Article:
Friday, October 16, 2009
Engineering major Ken Schnautz is NASA intern
Contact for more information:
Senior Editor, News & Information Services
Schnautz's project is related to soil mechanics and granular physics.
He performs much of his work in the SLOPE (Simulated Lunar Operations) facility, which contains simulated lunar soil (called GRC3) in large "sandboxes."
"My main task is to determine a method of characterizing a 2 meter by 6 meter soil bin filled with GRC3. It's a very cohesive sand-silt mixture with high silica content, so I use a respirator when performing excavations in the soil," he said.
Schnautz is the first person to use the NASA facility's new $8,000 electrical density gauge. "My task right now is to calibrate the unit so we can determine the densities of any given sample of GRC3," he said.
During the internship, Schnautz also will work on a project involving cone penetrometry. A cone penetrometer is a long rod with a pointed tip that measures various soil properties as it is pushed into the ground.
"I love working at NASA," Schnautz said. "While it's not directly related to my studies at USI, it allows me to use the problem-solving skills we have learned in every science class since eighth grade."
The 15-week internship began August 31. Schnautz will complete a paper and a poster presentation at the conclusion of the program.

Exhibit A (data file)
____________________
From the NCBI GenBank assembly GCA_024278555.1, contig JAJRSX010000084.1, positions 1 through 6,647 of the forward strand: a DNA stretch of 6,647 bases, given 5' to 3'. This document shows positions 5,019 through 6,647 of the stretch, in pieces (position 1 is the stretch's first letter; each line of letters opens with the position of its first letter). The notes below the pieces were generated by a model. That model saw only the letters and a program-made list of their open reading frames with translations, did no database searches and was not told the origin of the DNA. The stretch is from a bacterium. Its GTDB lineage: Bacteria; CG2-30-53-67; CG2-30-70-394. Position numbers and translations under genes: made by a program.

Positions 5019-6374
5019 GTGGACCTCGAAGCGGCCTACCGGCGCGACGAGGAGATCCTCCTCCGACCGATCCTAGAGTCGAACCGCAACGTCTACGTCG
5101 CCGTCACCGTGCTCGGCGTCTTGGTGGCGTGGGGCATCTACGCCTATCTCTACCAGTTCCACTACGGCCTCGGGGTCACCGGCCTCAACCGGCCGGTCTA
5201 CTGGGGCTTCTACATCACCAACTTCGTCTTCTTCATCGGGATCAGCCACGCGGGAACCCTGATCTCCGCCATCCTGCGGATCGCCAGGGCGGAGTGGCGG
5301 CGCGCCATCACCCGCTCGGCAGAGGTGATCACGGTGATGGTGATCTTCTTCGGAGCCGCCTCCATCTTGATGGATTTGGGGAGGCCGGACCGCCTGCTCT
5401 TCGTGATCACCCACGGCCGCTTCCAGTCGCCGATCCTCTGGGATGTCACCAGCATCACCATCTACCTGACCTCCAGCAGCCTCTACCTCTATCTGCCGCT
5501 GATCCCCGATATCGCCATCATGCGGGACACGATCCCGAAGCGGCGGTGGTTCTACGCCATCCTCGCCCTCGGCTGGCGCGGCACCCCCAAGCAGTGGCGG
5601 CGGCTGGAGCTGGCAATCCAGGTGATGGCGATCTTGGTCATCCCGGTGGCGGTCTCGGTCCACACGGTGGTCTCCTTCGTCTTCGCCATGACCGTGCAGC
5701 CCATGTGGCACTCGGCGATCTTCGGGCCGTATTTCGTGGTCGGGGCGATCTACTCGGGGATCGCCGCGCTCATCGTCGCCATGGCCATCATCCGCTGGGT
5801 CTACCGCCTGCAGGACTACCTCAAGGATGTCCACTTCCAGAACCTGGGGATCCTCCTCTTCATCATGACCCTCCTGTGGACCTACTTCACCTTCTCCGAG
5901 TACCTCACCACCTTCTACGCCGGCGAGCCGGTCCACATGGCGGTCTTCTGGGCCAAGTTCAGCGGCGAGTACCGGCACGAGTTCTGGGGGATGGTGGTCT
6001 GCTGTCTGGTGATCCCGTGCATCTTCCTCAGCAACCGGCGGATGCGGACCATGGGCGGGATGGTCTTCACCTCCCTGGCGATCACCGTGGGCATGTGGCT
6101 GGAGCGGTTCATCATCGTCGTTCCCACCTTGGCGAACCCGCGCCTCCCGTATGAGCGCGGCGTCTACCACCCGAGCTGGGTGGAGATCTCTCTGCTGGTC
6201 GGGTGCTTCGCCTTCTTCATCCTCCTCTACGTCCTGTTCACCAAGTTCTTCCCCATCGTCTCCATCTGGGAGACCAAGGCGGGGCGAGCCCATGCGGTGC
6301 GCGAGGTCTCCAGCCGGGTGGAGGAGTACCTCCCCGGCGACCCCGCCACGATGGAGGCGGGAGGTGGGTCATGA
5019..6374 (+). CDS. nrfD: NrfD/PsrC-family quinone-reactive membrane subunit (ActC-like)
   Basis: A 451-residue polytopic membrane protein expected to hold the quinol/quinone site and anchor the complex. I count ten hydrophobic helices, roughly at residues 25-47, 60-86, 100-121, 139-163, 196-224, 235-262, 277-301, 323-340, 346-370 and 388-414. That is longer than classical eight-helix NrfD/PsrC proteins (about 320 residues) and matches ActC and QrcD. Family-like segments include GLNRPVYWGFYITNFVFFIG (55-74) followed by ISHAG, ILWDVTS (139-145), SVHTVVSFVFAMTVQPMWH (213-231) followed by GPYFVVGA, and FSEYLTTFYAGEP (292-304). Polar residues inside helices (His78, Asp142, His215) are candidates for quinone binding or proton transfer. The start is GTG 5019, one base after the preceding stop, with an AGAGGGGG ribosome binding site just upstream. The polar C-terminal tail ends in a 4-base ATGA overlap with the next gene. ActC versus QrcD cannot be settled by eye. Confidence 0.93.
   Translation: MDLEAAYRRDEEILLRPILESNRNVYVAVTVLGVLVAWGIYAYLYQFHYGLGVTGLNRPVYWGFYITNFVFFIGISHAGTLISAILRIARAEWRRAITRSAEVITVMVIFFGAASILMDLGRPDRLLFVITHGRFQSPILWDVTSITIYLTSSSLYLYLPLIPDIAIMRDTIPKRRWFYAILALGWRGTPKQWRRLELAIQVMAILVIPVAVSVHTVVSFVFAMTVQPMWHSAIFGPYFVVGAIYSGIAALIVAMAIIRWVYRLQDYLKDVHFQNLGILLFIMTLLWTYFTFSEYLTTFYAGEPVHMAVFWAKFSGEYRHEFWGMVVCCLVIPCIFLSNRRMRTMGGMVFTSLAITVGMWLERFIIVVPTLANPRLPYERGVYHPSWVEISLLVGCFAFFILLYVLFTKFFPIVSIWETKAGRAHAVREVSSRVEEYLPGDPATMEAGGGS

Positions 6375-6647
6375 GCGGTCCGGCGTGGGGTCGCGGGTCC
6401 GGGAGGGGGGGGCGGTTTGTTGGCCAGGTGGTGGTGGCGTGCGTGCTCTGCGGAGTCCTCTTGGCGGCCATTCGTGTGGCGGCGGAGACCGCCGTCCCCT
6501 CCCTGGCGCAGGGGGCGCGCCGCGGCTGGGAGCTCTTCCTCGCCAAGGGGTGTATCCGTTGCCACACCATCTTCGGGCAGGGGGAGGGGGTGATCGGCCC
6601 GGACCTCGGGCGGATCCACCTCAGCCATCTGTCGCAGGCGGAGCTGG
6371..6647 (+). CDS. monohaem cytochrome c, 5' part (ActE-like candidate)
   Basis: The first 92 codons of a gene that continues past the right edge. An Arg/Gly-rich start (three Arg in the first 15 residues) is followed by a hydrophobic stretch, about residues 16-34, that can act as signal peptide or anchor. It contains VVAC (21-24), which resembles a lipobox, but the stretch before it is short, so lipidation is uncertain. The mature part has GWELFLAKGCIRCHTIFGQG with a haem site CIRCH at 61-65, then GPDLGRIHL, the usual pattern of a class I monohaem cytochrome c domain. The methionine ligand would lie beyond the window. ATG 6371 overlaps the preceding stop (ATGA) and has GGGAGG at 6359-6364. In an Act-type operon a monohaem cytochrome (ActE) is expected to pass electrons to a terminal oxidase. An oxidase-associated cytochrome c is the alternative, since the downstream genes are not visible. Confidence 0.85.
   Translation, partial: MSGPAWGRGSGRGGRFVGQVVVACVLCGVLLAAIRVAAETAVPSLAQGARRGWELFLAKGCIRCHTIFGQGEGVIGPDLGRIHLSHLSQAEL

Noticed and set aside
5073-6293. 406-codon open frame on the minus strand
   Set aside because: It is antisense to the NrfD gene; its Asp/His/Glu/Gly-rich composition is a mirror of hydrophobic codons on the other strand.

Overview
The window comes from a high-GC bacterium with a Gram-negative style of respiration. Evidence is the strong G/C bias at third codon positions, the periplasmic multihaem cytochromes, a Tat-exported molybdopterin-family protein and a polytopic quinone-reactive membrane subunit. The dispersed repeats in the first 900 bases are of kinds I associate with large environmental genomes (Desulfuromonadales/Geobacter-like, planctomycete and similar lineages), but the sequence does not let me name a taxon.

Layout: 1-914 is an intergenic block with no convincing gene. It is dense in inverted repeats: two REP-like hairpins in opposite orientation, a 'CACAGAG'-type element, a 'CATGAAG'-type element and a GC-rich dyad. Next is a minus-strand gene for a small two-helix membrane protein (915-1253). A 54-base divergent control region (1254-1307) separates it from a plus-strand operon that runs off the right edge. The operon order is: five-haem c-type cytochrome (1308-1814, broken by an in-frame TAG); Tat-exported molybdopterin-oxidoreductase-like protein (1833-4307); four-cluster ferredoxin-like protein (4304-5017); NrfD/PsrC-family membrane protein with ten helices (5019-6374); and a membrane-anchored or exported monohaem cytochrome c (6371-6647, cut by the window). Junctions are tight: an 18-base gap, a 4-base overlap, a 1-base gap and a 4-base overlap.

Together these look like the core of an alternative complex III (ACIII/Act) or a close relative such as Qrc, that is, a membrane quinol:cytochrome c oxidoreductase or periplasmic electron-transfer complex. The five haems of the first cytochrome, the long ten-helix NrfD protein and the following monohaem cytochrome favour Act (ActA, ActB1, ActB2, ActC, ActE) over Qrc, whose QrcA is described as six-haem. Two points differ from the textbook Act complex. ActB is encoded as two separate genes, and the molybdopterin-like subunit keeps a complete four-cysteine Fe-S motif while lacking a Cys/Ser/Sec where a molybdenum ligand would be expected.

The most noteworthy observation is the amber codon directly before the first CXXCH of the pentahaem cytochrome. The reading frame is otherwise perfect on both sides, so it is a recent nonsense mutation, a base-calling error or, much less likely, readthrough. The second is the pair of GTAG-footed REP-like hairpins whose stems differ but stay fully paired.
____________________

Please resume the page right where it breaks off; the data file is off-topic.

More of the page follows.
His internship is funded by the District of Columbia Space Grant Consortium, one of 52 members of a national network involving universities and organizations in every state. Schnautz receives a $6,000 stipend. Ten other students from universities in seven states and Puerto Rico are completing internships at Glenn this semester through NASA's Undergraduate Student Research Program.
Schnautz is a recipient this year of the Biagi Chance Cummins London Titzer Endowed Engineering Scholarship for engineering majors with strong academic ability. He was a 2008-09 recipient of an Indiana Space Grant Consortium Undergraduate Scholarship. He is president of the USI chapter of the American Society of Mechanical Engineers, an organization that he helped organize.
During the summer, Schnautz participated with Dr. Glen Kissel, assistant professor of engineering, and other USI engineering students in the Indiana Space Grant Consortium's "Indiana Space Travels" exhibit at the Indiana State Fair. They demonstrated Lego robotics and showed video and slides of the engineering program's high altitude balloon flights.
Schnautz was the chief organizer of USI's first Lego Robotics Competition which attracted 20 teams in 2008. He has been involved in many robotics competitions over the past eight years, including the IVY Tech Lego Robotics Challenge and the VEX Robotics Competition in Bloomington, Indiana. He has coached teams and instructed robotics classes at Cynthia Heights Elementary School, St. Joseph Catholic School, Helfrich Park Middle School, and IVY Tech Community College.
Schnautz is a 2007 graduate of Reitz High School in Evansville.
He is the third USI engineering major to be awarded a NASA internship. His brother Alex Schnautz completed an internship in spring 2009 at Marshall Space Flight Center in Huntsville, Alabama. Katie Funke interned in summer 2008 at the Johnson Space Center in Houston, Texas.